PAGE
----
I'd never been to S.C.E.N.E..
I say that with some trepidation, as it makes me look rather hopelessly detached from several things I consider very important. I've edited Punknews.org for over a decade, I do live in Niagara, and I do make an effort above and beyond the layperson to promote Niagara. As such, my continued and regular attendance of S.C.E.N.E., the St. Catharines Event For New Music Entertainment, should be a given.
Yet in its 16-year history I had yet to participate.
I have my reasons, mind you. When the Niagara independent music scene really started to get its act together I was away at university. I was not on hand to experience the rise of the Bedlam Society community and the shows they promoted. I was a few years too old for Alexisonfire when they broke and viewed them more than a bit of the misplaced disdain I leveled at much of the youth-oriented post-hardcore of the era. However, that covers maybe a five- or six-year span of S.C.E.N.E. history; for the rest I have no excuse. I'm a lazy sod, it seems.
I explained as much to Timur from local label IndoorShoes as we stood outside the L3 nightclub a few weeks ago. Kevin Seconds had just wrapped up his set and we were waiting for Dave Hause to take the stage. Point blank I asked Timur who I should see at S.C.E.N.E., because outside of the bands with an international presence like Cancer Bats, Silverstein, This Is Hell and the Flatliners, I didn't know what was going on in my own backyard.
Two weeks later, Tim's list in hand I found myself sitting in one of my favourite brewpubs, the Merchant Ale House, waiting for the first band of the day. The Merch was cool and quiet, and the crowd small. It was a nice contrast from the controlled chaos of the Market Square, where attendees were lining up for wristbands and perusing band merch tables.
My S.C.E.N.E. experience began with a pint of Old Time Hockey Ale in my hand and a performance from a band with the most unfortunate (or brilliant) name imaginable. Pkew Pkew Pkew (gunshots) is a five-piece from Toronto. They launched into a set of poppy punk songs packed with more "whoa"s, handclaps and silly hooks then most other bands would dare. Tunes like "Stop Calling Us, Chief" and "Demille Bop" were infectious, free-form and irreverent. After fretting about having to dodge local metalcore bands all day the band set me at ease. I was excited and ready to go.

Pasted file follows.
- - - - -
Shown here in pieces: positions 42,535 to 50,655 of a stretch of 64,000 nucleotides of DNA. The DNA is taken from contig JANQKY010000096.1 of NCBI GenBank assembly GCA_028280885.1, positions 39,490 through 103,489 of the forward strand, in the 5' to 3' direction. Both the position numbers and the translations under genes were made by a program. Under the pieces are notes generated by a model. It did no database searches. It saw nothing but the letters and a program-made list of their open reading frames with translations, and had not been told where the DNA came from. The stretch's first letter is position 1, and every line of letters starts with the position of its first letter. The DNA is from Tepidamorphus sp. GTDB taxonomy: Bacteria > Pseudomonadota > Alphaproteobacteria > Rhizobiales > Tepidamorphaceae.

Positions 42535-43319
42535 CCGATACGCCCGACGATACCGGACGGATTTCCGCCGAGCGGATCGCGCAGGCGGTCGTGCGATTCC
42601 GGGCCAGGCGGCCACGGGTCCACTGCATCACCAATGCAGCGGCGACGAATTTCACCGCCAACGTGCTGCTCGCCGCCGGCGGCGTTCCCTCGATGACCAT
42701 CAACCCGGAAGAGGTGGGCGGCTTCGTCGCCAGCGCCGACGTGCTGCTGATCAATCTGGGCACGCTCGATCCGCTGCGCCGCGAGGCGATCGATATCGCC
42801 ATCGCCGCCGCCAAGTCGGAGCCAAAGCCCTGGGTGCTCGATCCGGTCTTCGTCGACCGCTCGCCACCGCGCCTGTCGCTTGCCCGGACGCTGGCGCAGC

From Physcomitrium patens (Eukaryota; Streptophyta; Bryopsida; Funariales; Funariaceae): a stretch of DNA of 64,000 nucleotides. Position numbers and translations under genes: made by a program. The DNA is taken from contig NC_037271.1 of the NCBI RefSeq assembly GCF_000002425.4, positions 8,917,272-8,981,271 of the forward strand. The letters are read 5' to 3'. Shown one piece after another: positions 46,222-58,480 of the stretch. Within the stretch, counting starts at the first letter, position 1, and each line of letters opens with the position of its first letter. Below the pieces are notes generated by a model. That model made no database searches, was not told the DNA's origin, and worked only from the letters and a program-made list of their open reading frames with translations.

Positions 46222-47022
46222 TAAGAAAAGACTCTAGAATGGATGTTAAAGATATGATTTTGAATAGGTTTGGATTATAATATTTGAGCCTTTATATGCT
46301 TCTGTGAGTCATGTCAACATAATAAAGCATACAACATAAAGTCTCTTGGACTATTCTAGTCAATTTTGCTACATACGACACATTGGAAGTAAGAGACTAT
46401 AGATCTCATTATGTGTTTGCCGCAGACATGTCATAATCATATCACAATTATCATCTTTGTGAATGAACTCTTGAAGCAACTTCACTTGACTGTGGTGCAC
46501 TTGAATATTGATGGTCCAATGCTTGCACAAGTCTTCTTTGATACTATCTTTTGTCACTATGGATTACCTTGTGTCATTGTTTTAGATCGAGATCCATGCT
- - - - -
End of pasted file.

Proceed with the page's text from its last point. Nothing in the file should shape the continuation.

From the Merch I headed up St. Paul Street and around the corner, seeking out the young St. Catharines garage rock act Elk. I found them down an alley playing behind a bar I had never heard of on a patio packed with hometown fans. The song concluded and the band announced that the next would be their final, performing a tune from their recent 7" Balm Beach.
On the clock, I turned a corner to find myself downstairs at the L3 nightclub, where Buffalo's Rust Belt Lights were announcing that the next song would be their last (this became a pattern all afternoon). The band played valiantly but the crowd wasn't feeding the energy back as you'd expect. The early afternoon of a festival that runs all night is a bit of a tough spot. Rust Belt Lights struck me as a band that relies heavily on speed and energy to engage the crowd, and I suspect in the proper time and place I'd enjoy them much more.
Down the street, Cavaliers were playing to a sizable crowd in Patrick Sheehan's Irish pub. Of course as I stepped foot in the lobby they announced their last song. The group had been recommended to me by a member of the Punknews community and I can certainly see the appeal. They performed a blend of alt-country and indie folk with vocals shared gently between guitarists Britton Allison and Michel Verrier. Drummer Reed Neagle gleefully played the contrast, throwing a huge amount of propulsion behind the chorus of "Echoes", from their new EP. With a beaming smile he gave the song a dynamic that would be sorely missed otherwise.
Finally caught up with the fest's schedule I decided to scratch an itch, heading to the Red Hot Chili Pepper to watch the Schomberg Fair. I'm a sucker for gruff swamp blues played with reckless abandon, and the Toronto three-piece certainly gave it their all. While the frontman tortured a banjo, their bassist unleashed an astonishingly low and deep baritone. I can't imagine what it all sounded like from the street. In another time and place I'd be absolutely taken with a band like this, but quite frankly I think the Chili Pepper is one of the most awkward and dislikable venues in St. Catharines. The sparse and mostly disinterested crowd didn't help either.
I'd have to catch Schomberg some other time. Heading out the door I turned towards one of the festival's main outdoor stages where This Is Hell was tearing through their set.